Cú Chulainn sleeps for three days and three nights, and when he awakes, he finds that a troop of boys from Emain Macha, his home, has been slaughtered. This sends him into a fit of rage; he transforms, killing or wounding all nearby:

Ten and six-score kings, leaders and men of the land, Cuchulain laid low in the great slaughter on the Plain of Murthemne, besides a countless horde of dogs and horses and women and boys and children and common folk; for there escaped not a third man of the men of Erin without a lump or without having half his skull or an eye hurt, or without an enduring mark for the course of his life.

What Cu Chullainn represents today

Cú Chulainn has an important role in Irish mythology, one that parallels Achilles's in Greek mythology. As such, he's often used as a symbol by Ireland's different cultural groups. The symbol of Cú Chulainn has been adopted by unionists from Ulster, or Northern Ireland (where Cú Chulainn was born), who consider him to be a hero defending Ulster from southern enemies, while nationalists also claim Cú Chulainn as a national symbol that represents all of Ireland and its history. It's unclear whether the character of Cú Chulainn ever had its basis in a real historical figure, but it can be safely said that the real Cú Chulainn, if he existed, likely did not transform into a gruesome figure with one dangling eyeball and sharp, spiky hair.

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Are modern societies trying too hard to be clean, at the detriment to public health? Scientists discovered that a microorganism living in dirt can actually be good for us, potentially helping the body to fight off stress. Harnessing its powers can lead to a "stress vaccine".

Researchers at the University of Colorado Boulder found that the fatty 10(Z)-hexadecenoic acid from the soil-residing bacterium Mycobacterium vaccae aids immune cells in blocking pathways that increase inflammation and the ability to combat stress.

The study's senior author and Integrative Physiology Professor Christopher Lowry described this fat as "one of the main ingredients" in the "special sauce" that causes the beneficial effects of the bacterium.

The finding goes hand in hand with the "hygiene hypothesis," initially proposed in 1989 by the British scientist David Strachan. He maintained that our generally sterile modern world prevents children from being exposed to certain microorganisms, resulting in compromised immune systems and greater incidences of asthma and allergies.

Contemporary research fine-tuned the hypothesis, finding that not interacting with so-called "old friends" or helpful microbes in the soil and the environment, rather than the ones that cause illnesses, is what's detrimental. In particular, our mental health could be at stake.

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University of Colorado Boulder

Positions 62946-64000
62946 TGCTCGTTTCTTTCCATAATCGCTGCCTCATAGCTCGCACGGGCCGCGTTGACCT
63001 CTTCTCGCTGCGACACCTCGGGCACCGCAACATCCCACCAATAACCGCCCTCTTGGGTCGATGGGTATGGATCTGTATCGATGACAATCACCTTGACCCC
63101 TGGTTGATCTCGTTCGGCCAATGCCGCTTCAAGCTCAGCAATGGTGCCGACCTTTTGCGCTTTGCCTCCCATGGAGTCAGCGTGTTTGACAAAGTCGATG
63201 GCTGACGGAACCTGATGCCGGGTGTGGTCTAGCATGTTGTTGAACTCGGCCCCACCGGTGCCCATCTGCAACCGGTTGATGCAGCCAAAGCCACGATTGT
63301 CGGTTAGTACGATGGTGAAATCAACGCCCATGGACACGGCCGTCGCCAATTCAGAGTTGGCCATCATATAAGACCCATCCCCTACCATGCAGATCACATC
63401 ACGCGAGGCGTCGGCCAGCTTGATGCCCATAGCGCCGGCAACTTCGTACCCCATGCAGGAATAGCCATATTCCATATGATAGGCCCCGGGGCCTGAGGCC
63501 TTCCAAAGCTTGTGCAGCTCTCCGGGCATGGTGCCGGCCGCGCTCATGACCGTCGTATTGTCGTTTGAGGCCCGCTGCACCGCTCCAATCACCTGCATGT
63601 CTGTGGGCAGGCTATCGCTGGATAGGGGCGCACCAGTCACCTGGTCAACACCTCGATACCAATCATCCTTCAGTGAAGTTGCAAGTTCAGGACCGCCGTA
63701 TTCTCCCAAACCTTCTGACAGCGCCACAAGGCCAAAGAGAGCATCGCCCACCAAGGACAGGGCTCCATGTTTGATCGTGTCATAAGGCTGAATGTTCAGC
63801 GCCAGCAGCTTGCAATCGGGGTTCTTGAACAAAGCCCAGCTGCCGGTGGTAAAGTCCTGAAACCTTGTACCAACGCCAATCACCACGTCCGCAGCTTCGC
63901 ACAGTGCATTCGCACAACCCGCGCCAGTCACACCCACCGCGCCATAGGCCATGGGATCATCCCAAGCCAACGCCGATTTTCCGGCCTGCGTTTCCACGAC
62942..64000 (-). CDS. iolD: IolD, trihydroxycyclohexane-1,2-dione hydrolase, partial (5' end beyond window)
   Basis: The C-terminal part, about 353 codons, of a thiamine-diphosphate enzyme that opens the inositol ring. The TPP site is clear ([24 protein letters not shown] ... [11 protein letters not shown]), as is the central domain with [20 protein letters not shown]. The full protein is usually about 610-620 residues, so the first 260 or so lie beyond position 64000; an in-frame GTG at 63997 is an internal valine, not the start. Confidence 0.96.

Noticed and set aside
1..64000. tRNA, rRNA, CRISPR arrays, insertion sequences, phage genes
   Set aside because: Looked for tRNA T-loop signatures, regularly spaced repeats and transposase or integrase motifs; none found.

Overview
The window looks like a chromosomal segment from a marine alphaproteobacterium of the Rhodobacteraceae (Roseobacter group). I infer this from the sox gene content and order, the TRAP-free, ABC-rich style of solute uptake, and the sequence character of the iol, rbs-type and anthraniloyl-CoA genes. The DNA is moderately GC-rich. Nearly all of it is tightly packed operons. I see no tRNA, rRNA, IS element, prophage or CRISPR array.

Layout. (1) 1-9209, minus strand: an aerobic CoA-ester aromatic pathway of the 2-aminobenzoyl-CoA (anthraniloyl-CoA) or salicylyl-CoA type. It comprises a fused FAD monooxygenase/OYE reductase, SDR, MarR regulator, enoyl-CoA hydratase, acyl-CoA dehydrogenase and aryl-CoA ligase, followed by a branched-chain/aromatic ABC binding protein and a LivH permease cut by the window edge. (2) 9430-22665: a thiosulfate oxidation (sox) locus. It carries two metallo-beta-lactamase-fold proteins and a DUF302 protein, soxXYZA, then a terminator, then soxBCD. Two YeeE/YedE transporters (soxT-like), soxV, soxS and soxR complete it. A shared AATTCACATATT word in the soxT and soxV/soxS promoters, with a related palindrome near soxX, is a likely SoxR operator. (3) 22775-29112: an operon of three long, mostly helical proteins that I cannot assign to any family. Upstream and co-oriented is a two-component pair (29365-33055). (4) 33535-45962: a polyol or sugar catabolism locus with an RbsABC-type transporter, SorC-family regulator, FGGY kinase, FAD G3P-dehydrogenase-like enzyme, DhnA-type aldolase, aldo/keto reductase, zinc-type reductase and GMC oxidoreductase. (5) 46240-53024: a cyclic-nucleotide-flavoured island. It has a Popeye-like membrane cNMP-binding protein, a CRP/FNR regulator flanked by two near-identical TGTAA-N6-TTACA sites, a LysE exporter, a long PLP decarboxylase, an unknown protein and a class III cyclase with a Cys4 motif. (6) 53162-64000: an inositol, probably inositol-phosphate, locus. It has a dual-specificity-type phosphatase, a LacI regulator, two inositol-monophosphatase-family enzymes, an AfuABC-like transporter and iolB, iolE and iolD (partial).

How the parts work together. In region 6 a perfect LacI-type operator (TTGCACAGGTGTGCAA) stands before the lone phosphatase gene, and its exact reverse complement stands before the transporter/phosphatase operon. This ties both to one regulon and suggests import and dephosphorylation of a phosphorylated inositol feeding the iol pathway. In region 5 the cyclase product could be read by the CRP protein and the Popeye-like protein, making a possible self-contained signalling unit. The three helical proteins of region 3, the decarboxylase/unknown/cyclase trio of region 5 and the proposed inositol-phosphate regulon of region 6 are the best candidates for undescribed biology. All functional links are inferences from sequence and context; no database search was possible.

Christopher Lowry

This is not the first study on the subject from Lowry, who published previous work showing the connection between being exposed to healthy bacteria and mental health. He found that being raised with animals and dust in a rural environment helps children develop more stress-proof immune systems. Such kids were also likely to be less at risk for mental illnesses than people living in the city without pets.

Lowry's other work also pointed out that the soil-based bacterium Mycobacterium vaccae acts like an antidepressant when injected into rodents. It alters their behavior and has lasting anti-inflammatory effects on the brain, according to the press release from the University of Colorado Boulder. Prolonged inflammation can lead to such stress-related disorders as PTSD.

The new study from Lowry and his team identified why that worked by pinpointing the specific fatty acid responsible. They showed that when the 10(Z)-hexadecenoic acid gets into cells, it works like a lock, attaching itself to the peroxisome proliferator-activated receptor (PPAR). This allows it to block a number of key pathways responsible for inflammation. Pre-treating the cells with the acid (or lipid) made them withstand inflammation better.

Lowry thinks this understanding can lead to creating a "stress vaccine" that can be given to people in high-stress jobs, like first responders or soldiers. The vaccine can prevent the psychological effects of stress.

What's more, this friendly bacterium is not the only potentially helpful organism we can find in soil.

"This is just one strain of one species of one type of bacterium that is found in the soil but there are millions of other strains in soils," said Lowry. "We are just beginning to see the tip of the iceberg in terms of identifying the mechanisms through which they have evolved to keep us healthy. It should inspire awe in all of us."

Check out the study published in the journal Psychopharmacology.